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Discussion Starter · #1 ·
OK, first off this is one of those questions many of you that have been around CRT projectors for a while will say can't be answers , it's a stupid question or something like that. So please just pass it on if you think so. I'm new and I'm trying to educate myself. One is going to ask stupid questions till one gets educated.



As I said, I'm new to CRT front projection and I want to get the most for my money and I know some of you out there have ideas about what is the best choice and the ones to stay away from. So if you could give me an idea, your idea of what would be the best (if possible) choice from the projectors list below. If I should be looking at another Mfg., by all means let me know.


I have narrowed it down to one of these projectors. I'm looking at used under 5k hours on the tubes or reconditioned units $3000 or under. I have found units within my budget and conditions by these Mfg. Assuming they are equal in hours and condition what would be the best choice? Should I strike any from my list because they have faults? As far as picture quality I'm looking for something that will display DVD's and HDTV on a screen 7' to 8' wide as close as I can get for my money to theater quality. Who (Mfg.) had the best picture for the buck?


Sony VPH-1272 or 1272Q ( I see lots of sony's, any to look for, stay away from)


Runco IDP-900a or 980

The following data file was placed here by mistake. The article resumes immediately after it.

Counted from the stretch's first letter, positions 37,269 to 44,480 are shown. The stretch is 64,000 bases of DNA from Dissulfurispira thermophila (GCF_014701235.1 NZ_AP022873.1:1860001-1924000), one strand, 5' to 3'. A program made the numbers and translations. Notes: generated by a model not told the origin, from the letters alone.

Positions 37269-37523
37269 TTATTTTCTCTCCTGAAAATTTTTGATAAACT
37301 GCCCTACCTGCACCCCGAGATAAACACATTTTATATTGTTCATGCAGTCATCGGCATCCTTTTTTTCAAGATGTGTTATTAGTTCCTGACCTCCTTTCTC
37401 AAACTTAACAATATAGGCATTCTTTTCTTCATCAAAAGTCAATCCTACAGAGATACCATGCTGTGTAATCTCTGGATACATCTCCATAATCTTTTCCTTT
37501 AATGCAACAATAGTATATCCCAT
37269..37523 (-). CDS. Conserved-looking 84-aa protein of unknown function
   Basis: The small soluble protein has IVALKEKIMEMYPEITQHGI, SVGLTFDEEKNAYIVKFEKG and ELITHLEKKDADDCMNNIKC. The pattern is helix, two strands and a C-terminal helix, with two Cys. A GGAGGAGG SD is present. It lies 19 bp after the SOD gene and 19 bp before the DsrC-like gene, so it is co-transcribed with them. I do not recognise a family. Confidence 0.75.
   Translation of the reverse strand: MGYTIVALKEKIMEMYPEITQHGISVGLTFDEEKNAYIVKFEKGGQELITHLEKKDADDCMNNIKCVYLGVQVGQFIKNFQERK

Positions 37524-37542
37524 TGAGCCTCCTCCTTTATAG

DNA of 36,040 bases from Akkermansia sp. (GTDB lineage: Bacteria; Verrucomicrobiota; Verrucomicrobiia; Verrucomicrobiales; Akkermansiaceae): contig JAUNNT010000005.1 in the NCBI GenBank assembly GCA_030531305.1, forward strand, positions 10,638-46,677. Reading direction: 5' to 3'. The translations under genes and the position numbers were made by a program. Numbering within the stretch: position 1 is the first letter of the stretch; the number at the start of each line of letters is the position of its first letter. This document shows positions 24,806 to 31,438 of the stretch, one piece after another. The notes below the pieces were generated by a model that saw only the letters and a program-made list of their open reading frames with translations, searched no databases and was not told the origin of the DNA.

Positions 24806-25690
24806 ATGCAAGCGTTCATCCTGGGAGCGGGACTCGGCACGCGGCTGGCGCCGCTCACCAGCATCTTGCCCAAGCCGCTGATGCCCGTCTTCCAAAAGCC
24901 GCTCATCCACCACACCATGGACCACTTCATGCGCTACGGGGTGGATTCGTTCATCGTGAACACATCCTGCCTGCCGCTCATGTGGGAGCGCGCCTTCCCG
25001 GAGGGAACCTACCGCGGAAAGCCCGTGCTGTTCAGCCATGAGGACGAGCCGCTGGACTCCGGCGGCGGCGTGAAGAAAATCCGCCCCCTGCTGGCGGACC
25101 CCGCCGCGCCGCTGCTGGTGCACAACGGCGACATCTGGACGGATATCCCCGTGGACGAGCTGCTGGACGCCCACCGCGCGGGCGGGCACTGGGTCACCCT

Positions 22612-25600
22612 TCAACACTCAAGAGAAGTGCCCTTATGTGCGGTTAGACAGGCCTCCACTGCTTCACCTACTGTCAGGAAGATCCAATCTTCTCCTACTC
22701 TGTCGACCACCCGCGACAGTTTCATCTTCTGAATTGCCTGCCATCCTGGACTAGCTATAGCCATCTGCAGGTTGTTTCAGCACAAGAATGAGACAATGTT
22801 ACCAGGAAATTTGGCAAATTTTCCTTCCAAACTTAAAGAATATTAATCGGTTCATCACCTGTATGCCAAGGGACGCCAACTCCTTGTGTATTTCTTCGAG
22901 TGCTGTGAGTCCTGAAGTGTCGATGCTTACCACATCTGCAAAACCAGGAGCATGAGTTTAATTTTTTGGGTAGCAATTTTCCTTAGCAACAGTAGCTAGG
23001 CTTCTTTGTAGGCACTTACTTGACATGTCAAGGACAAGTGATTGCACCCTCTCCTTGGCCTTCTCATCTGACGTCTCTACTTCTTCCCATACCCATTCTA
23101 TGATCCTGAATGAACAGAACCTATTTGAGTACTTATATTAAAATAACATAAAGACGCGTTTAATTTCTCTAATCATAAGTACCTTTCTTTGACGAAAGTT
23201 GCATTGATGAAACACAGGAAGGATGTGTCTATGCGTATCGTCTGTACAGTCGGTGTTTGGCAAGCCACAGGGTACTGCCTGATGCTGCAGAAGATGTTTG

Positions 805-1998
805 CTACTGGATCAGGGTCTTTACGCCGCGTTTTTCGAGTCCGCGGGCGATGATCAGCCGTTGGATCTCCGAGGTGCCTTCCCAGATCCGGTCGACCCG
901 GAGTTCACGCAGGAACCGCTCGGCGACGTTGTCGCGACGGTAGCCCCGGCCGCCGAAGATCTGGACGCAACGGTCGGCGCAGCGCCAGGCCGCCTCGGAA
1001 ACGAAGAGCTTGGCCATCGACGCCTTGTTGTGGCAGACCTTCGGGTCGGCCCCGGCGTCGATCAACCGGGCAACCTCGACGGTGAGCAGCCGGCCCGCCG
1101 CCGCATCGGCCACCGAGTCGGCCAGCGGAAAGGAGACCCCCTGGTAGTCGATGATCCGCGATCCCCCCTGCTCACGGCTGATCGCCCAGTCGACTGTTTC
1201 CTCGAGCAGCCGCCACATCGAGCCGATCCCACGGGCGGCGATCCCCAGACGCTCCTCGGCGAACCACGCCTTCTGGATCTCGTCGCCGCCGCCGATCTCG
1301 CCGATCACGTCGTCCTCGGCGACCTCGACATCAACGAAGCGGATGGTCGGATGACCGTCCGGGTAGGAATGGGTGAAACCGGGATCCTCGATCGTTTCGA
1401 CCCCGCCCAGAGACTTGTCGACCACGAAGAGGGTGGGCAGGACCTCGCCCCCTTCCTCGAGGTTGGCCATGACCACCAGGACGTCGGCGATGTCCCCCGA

Barco 800 or 801


Marquee 8501 or 8500


Thanks ....I'm getting close.
 

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I would stay away from the old Sony's, 1252-1272. If you're looking for a Sony, get a G70 and if you want to spend a little less, look at a Marquee 8500.


If size is an issue, check out the Sony D-50 or the Electrohome ECP-4500's.
 

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Hey, I am new to CRT's too. I don't know everything yet........but I can tell you one thing. You need to see as many CRT setups as you can. I just started, so I'm by far an expert, but I can tell that this is going to have to be a patient process to be happy in the end. You can go about it two ways I imagine. Either buy something now to start off with, just to get your ears wet. Or, you can save up, and buy the best one you can with the funds you have set aside when the big decision comes down. From reading threads on this forum, it's easy to see that different people have different opinions. I think color is extremely important, so I will probably go with an NEC. But, I'm a long way from deciding. Do you like to tweak, or do you want something that is "automatic" if that is a fair word when it comes to CRT. Maybe some others will chime in. Go see some CRT projectors in your area. I was lucky enough to see 3 in my general area.
 

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Discussion Starter · #4 ·
Quote:
Originally posted by Durwood
Go see some CRT projectors in your area. I was lucky enough to see 3 in my general area.